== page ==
The investigation into what could be the largest raptor poaching case in the state of California continues, according to a California Department of Fish and Wildlife officer in Sacramento.
Standish rancher Richard Parker, 67, was booked into the Lassen County Jail on Monday, March 12, on multiple charges including take of birds of prey, take of migratory non-game birds as designated by the federal Migratory Bird Treaty Act, take of other non-game birds and possession of wildlife unlawfully taken. Additional charges may be added as the investigation proceeds.
Lassen County Sheriff Dean Growdon said after Parker’s arrest, CDFW officers booked him at the Lassen County Detention Center on a fish and game violation and issued him a citation. He did not have to post bail to be released.
After Parker’s arrest, CDFW Captain Patrick Foy called this a “significant case,” and he said he and other investigators have never seen a raptor poaching case involving this many birds of prey.
On Thursday, March 29, Foy said the alleged crime has attracted wide attention from the media and wildlife groups.
“They’re [investigators] still working on it,” Foy said. “Obviously it’s a pretty big case that involves a lot of pieces to the puzzle, so we’re trying to put everything together. At this point, the case hasn’t even been filed yet … It’s something the local wildlife officers are taking very seriously. They’ll put their report together and file it with the district attorney’s office.”
Foy said fish and wildlife officers have jurisdiction to enforce both federal and state fish and wildlife laws, and he expects Parker will first face state charges to be filed with the Lassen County District Attorney.
“Typically we start at the state level,” Foy said, “and as the investigation continues they’ll decide if there are any elements of federal level crimes, and if that’s the case, that will be included as part of the investigation, and they’ll take the appropriate action … That will be part of the puzzle as well.”
Some Lassen County residents have called the paper to report Parker allegedly had been baiting the raptors in order to protect a pheasant hunting club on his ranch.
Foy said he had heard those rumors as well, but he couldn’t confirm that allegation.
But he said, “It’s interesting to see that many (killed raptors) in such a small area. It also helped to have the [CDFW] dogs there, too. They can help find them. They’re pretty good at finding the pieces and parts that we would overlook that are in some level of decay or have fallen into an area that’s difficult to sort through.”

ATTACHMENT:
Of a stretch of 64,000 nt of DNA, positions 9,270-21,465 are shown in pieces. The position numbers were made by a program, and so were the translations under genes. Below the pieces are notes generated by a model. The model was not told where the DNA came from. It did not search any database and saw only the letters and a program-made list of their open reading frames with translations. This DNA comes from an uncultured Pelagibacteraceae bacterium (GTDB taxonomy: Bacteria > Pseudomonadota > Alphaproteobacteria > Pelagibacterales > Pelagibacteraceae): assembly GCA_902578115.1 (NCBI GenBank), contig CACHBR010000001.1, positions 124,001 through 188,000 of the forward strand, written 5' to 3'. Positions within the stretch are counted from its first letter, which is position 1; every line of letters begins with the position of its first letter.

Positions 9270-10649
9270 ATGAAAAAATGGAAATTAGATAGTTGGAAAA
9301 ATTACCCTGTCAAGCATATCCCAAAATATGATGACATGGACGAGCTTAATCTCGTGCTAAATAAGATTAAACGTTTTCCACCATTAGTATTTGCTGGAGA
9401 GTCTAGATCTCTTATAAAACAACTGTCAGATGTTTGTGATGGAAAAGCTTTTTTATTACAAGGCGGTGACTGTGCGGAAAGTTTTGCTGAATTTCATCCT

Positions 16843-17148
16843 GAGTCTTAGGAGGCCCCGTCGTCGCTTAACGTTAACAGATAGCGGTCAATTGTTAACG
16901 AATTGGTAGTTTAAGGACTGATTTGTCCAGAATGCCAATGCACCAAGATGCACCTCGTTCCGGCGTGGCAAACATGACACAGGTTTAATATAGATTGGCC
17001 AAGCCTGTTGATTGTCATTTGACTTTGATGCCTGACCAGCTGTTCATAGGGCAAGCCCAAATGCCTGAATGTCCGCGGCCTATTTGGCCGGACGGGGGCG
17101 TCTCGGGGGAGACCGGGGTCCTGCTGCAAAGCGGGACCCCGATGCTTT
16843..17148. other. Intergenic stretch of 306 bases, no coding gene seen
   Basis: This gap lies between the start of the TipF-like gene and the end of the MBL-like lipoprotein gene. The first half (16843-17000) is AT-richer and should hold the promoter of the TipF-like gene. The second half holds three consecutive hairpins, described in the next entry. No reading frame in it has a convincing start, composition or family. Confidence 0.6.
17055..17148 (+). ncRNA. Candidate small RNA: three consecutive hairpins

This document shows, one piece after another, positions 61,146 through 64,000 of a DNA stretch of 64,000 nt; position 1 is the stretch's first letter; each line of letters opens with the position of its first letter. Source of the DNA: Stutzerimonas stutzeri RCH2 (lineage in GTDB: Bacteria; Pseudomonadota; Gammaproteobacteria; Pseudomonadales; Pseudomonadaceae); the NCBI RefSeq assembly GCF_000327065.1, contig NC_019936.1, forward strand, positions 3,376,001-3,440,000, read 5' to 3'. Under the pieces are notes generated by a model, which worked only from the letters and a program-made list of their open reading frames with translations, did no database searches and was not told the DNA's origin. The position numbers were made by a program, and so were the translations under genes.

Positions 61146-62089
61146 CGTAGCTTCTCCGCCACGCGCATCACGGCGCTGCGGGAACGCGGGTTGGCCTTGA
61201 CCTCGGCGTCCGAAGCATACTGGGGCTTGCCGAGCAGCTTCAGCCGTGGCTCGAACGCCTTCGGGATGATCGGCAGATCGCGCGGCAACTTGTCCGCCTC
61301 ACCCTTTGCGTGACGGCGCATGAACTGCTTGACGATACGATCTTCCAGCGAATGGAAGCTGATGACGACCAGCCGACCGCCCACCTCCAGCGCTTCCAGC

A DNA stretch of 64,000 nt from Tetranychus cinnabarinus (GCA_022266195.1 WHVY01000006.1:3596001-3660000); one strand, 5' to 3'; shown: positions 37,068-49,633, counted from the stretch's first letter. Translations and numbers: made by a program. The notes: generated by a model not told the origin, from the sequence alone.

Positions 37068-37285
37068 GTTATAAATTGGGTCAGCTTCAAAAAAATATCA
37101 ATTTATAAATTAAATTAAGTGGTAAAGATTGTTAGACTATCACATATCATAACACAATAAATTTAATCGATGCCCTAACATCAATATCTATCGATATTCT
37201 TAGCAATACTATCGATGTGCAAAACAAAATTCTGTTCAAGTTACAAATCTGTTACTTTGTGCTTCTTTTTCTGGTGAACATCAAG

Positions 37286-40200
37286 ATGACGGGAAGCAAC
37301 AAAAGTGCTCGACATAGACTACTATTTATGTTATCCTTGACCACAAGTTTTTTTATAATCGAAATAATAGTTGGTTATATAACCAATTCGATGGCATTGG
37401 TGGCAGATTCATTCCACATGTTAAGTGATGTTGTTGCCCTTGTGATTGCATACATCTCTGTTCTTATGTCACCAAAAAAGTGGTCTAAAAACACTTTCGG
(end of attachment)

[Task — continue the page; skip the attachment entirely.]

According to a previous statement from CDFW, the investigation began after wildlife officers received an anonymous tip from a resident who reportedly saw a man killing a hawk near the town of Standish.
Investigators suspect the raptors were shot with a rifle at a distance and their bodies were left where they fell as many carcasses were found near telephone poles and fence posts.
According to Foy, many of the carcasses investigators discovered were in a state of decay, but those carcasses could still be identified as raptors. And he said some of the birds had been recently killed.
“Some [of the carcasses] were quite recent,” Foy said. “They still had fresh, red blood.”
During a search of Parker’s 80-acre ranch near Standish last month, investigators found 126 dead raptors, all in various states of decay. Most of the birds were red tail hawks, but at least one dead owl was found, as well as an uncommon migratory ferruginous hawk. Officers also located two dead bobcats, one taxidermied mountain lion and other non-game birds, all suspected to be unlawfully taken.
Standish is located near Honey Lake and the Honey Lake Wildlife Area, with habitat that supports a rich diversity and quantity of wildlife. The sheer number of birds poached on the 80-acre property will undoubtedly affect the raptor population in the immediate area, according to investigators.
According to a statement announcing Parker’s arrest, “Each potential violation is a misdemeanor poaching crime at the state level, with maximum penalties of six months in jail and up to a $5,000 fine per each raptor. An unlawfully taken mountain lion could result in up to a $10,000 penalty. Each potential federal crime could result in additional penalties.”
“Poaching crimes of this egregious nature against raptors is unprecedented in California,” said CDFW Deputy Director and Chief of the Law Enforcement Division David Bess. “The local raptor population may take years to recover from these killings.”
Staff at CDFW’s Wildlife Investigations Laboratory in Rancho Cordova is working to positively identify the species of all of the birds.